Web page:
Our weekly recognition of less-than-meritorious excellence in journalism is worthy of Pulitzer Prize consideration.
As an extension of the media-mocking venture at Townhall, Riffed From The Headlines, we once again recognize the exalted performances in our journalism industry and compile worthy submissions to the Pulitzer Prize board in numerous categories. To properly recognize the low watermark in the press, let us get right to the latest exemplars of journalistic mis-excellence.
Distinguished Explanatory Reporting
- Ali Velshi — MSNBC
I thought we were supposed to be like Europe?? Yes, journalists, we understand — you are very upset/disappointed/unhinged about the SCOTUS decision to roll back Roe vs. Wade and send the issue back to the states. At MSNBC, their always rational and calm Ali Velshi – infamous for declaring BLM protests to be calm and peaceful as he stood in front of a burning looted storefront — took on the issue to state how backward he felt the U.S. had become.
Velshi gave us an interactive atlas and wanted to explain which countries had better abortion laws than this nation of ours. China, Cuba, North Korea are on the list of countries he hails, never taking the moment to consider he is praising dictatorships. Russia as well made his cut, so I suppose it is now fashionable to want to emulate that nation.
Ali Velshi wants you to know that "Cuba, Argentina, Turkey, Russia, China, and I hope you are sitting down for this one, North Korea" have better abortion laws than the U.S.
This isn't the point you think it is, Ali. pic.twitter.com/TVH0GyavRq
— Alex Christy (@alexchristy17) July 2, 2022
Distinguished Breaking News
- Associated Press
Speaking of Russia, at the recent international summit, where Joe Biden was schooled and embarrassed by once-inferior leaders, there was plenty of talk about the recent actions of Vladamir Putin. Not one to take the criticism from the world powers gracefully, Putin has been reported to have delivered his own caustic commentary about those vocal leaders.
He insulted the assembled power brokers as a group that would look embarrassing if they were to go shirtless.
Russian President Vladimir Putin shot back at Western leaders who mocked his athletic exploits, saying they would look "disgusting" if they tried to emulate his bare-torso appearances. https://t.co/nT1HEVWKKZ
— The Associated Press (@AP) June 30, 2022
Distinguished International Reporting
- Tiffany L0 — The Daily Star
Speaking of topless newsmakers, we get this gripping account from Canada, where a mother had to spring into action to deal with some wildlife that emperiled a family pet. This has to be the leader in the clubhouse for the Headline of the Year.
— Daily Star (@dailystar) June 24, 2022
Distinguished Cultural Commentary
- Gael Fashingbauer Cooper — CNET
Speaking of feeding, a news report states that the snackfood brand Pringles is looking to do some cross-promotion in the subject of zoology. It appears the company has learned that there is a species of arachnid — the kidney garden spider — with a potential marketing connection.
The coloring on the thorax of the spider is believed to so closely resemble the logo of the brand that Pringles has started a petition to get the scientific community to change the name of the creature “The Pringles Spider”.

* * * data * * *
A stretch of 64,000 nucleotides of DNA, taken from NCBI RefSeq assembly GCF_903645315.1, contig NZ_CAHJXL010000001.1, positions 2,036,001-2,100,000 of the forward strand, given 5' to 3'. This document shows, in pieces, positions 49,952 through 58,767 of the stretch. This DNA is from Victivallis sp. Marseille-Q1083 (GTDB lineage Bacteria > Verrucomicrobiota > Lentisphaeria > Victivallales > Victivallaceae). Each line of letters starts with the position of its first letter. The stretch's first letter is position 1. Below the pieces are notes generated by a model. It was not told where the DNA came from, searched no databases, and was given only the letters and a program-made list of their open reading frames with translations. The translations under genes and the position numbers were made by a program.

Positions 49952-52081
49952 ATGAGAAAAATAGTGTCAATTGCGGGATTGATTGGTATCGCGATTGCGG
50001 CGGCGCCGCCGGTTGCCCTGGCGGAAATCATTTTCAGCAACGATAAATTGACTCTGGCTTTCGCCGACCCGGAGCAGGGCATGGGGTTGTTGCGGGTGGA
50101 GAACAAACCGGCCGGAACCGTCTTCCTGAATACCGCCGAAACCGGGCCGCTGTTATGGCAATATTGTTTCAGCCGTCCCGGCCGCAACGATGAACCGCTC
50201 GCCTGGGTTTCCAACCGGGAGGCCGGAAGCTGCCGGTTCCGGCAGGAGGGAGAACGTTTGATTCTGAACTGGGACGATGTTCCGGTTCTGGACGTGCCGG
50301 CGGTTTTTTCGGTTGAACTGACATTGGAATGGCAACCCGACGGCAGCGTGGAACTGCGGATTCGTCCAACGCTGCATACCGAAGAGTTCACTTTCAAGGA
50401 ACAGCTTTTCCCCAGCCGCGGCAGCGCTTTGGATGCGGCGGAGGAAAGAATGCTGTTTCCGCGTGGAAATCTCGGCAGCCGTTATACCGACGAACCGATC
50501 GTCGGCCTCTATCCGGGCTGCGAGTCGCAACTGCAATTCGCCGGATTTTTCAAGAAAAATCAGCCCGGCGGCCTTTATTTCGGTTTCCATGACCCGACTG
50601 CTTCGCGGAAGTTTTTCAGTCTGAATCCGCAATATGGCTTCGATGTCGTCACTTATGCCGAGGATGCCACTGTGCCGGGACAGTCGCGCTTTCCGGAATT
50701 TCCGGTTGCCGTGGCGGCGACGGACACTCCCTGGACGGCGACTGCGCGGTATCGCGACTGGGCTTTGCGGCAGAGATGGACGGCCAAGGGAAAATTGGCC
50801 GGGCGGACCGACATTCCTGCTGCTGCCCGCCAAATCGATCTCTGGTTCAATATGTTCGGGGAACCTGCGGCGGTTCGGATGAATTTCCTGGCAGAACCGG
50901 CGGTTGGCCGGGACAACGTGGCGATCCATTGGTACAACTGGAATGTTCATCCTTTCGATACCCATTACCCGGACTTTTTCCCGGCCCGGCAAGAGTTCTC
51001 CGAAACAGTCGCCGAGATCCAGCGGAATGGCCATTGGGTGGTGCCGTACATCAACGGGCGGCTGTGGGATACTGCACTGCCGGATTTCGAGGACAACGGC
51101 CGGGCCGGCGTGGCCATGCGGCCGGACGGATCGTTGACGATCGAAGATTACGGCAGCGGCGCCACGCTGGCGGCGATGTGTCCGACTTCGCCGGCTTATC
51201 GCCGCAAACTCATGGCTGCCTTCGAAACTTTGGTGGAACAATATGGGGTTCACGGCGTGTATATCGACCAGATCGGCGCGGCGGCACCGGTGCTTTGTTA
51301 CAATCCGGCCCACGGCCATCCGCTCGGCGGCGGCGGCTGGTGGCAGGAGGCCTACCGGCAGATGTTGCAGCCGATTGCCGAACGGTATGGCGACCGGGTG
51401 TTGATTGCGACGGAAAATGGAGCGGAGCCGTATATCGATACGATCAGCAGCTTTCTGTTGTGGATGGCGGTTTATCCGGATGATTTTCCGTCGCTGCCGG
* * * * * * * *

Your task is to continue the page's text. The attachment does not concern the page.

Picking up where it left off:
There's a little-known spider called the Kidney Garden Spider, found mostly in Asia, that looks like the Pringles mascothttps://t.co/q81w7cDbsh
— CNET (@CNET) June 28, 2022
Distinguished International Reporting
- Rebecca Ratcliffe — The Guardian
Speaking of barely edible consumables, word comes out of Singapore that they have taken a new spin on the phrase, They say you don’t buy beer, you only rent it, by reversing the flowchart of that pithy quote.
Look, one of the common insults directed at low-quality beer is to refer to it as “piss water,” but apparently they have taken this quite literally in the Orient. The report states that one brewery has fashioned a style of beer using recycled wastewater from the region. Were I a local, I would just resort to drinking imports, as opposed to opting for the local sewer suds.
Singapore craft beer uses recycled sewage to highlight water scarcity https://t.co/1o8Sl7dgqC
— The Guardian (@guardian) July 1, 2022
Distinguished Editorial Writing
- Jennifer Rubin — The Washington Post
Speaking of drunken commentary, we turn now over to the dependably wandering mind of Jennifer Rubin. In her response to the Supreme Court stripping the EPA of oversight on states’ carbon dioxide output, Jennifer had thoughts on the ruling. We are just not sure of those thoughts.
This is because Jenn managed to take two rather opposing positions on the matter. In my Townhall media column, I use the category Pathological Media Amnesia when detailing the times when a journalist will offer an opinion that contradicts the position they had taken on the same topic previously. Usually, this comes about over a period of time, and as a result of a party change, leading to their shift.
What is notable is how Jennifer managed to say the Democrats should run on the radical stripping of EPA powers AND to say that the EPA has not been stripped of these powers — in a timeframe of fewer than two hours!
Two – hour – difference
She is a marvel… pic.twitter.com/DVAxtq86Ab
— Brad Slager 🍸🥃🍺🎙 Lifetime Subscriber to CNN+ (@MartiniShark) June 30, 2022
Distinguished Feature Writing
- Will McCurdy — Tech Radar
And finally, on the topic of untimely updates, we get this entry about the European Space Agency. Safe to say that supernal body may be lagging a bit when it comes to being on the cutting edge of space exploration and technological advances.
We get this notice that the Mars spacecraft from the ESA that is mapping the planet’s surface recently had its software upgraded. Maybe the delay of this was the result of being on hold with Microsoft tech support for a couple of decades.
— CSSCloud LTD (@CSSCloudLTD) June 27, 2022